Yes to drug rep visits; no to junk mail

LETTER — Posted April 4, 2005

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Regarding "Iowa practice draws notice for its 'no-gift' policy" (Article, Feb. 14): I, for one, gain a lot of information from the drug representatives, particularly when it comes to new products or devices for surgeries. Of course, I do not develop my prescribing guidelines solely by what they say, but I certainly investigate new surgical devices and new surgical techniques based on their input.

Many times, I have been privileged to see newer devices and techniques before large-scale introduction in the United States. I don't consider this a waste of my time, and it definitely enhanced my ability to deliver the latest in medical technology to my patients.

Let me point out to the physician whose practice is cited in the article that he just needs to check his mail to see some of the dollars being spent by the pharmaceutical companies. I am appalled almost daily to find trinkets and little cardboard pop-up messages jumping out of envelopes on my desk when I open my mail from pharmaceutical companies. I am not sure how much money the pharmaceutical industry is wasting on clever ad campaigns and little cardboard boxes with rubber bands to get my attention, but to me that practice should stop.

The pharmaceutical industry should regulate itself regarding these frivolous ad campaigns that cost millions of dollars a year, probably much more than physician office visits and pens and pads. Most of these items head straight for the garbage can.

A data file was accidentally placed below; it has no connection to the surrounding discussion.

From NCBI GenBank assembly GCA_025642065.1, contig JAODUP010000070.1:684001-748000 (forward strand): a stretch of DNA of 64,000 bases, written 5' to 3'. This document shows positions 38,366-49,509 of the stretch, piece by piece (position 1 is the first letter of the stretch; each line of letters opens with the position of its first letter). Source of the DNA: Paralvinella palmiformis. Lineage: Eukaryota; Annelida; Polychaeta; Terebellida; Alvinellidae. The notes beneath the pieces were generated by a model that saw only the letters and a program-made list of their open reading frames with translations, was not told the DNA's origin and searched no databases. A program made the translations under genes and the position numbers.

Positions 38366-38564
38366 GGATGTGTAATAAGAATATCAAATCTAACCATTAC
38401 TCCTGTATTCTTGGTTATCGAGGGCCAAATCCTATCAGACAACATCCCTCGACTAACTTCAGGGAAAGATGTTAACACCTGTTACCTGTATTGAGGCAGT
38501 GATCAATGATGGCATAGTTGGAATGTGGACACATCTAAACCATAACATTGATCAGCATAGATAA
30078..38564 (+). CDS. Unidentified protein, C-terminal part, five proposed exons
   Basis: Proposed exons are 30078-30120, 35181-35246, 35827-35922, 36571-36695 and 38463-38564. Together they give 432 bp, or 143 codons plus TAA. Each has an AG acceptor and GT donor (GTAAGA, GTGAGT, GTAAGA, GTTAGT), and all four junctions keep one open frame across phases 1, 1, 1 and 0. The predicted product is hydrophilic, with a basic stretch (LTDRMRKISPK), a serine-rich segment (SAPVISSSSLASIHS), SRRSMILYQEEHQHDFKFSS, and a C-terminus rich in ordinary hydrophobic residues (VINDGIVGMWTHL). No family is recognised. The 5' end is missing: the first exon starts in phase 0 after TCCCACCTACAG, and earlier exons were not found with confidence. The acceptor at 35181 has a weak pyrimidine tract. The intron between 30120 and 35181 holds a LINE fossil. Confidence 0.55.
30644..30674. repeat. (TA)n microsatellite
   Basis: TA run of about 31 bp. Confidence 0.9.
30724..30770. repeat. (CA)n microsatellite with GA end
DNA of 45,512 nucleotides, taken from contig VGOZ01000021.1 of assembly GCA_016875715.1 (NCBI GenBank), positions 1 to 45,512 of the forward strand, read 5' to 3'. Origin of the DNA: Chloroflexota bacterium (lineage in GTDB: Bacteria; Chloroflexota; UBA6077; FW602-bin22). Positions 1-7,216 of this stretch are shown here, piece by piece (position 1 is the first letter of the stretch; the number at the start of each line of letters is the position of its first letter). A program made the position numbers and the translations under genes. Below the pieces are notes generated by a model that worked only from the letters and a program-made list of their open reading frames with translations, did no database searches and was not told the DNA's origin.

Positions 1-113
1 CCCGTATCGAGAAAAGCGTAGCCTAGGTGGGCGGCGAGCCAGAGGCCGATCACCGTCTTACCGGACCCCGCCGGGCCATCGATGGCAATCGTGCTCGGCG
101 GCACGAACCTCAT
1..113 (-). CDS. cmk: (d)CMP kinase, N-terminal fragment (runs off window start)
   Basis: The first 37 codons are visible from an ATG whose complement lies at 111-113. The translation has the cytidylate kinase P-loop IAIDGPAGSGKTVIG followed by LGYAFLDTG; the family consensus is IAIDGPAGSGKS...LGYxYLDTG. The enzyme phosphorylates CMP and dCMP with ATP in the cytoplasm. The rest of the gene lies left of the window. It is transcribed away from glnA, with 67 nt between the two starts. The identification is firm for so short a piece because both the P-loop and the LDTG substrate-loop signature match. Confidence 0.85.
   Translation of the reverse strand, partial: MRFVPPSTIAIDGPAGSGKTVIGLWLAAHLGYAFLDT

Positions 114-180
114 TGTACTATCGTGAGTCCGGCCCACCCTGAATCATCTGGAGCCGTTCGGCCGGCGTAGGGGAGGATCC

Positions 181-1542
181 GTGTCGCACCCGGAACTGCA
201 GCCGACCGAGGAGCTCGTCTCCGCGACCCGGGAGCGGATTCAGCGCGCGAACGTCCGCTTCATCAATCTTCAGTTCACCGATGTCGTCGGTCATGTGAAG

I am reminded of one such campaign in which a pharmaceutical company had a small cardboard pop-up microscope that came alive when taken out of the envelope. I noticed that there was some complex engineering involved that required small cardboard hooks and rubber bands to allow it to make its microscope shape. This was all for some cream to support bacterial vaginosis. The next time a representative came by my office, I gave him this advertising ploy and told him I ever received another one of these I would never prescribe his medicine again.

I agree that the sports event tickets and other "cash only" incentives are not ethical, but I vehemently disagree that the drug rep visits and drug rep lunches are a waste of physicians' time. My suggestion is instead of refusing to see drug reps, call or write their corporate offices, refusing to get their junk mail.

B. Edward O'Dell, MD, Florence, S.C.

Note: This item originally appeared at http://www.ama-assn.org/amednews/2005/04/04/edlt0404.htm.

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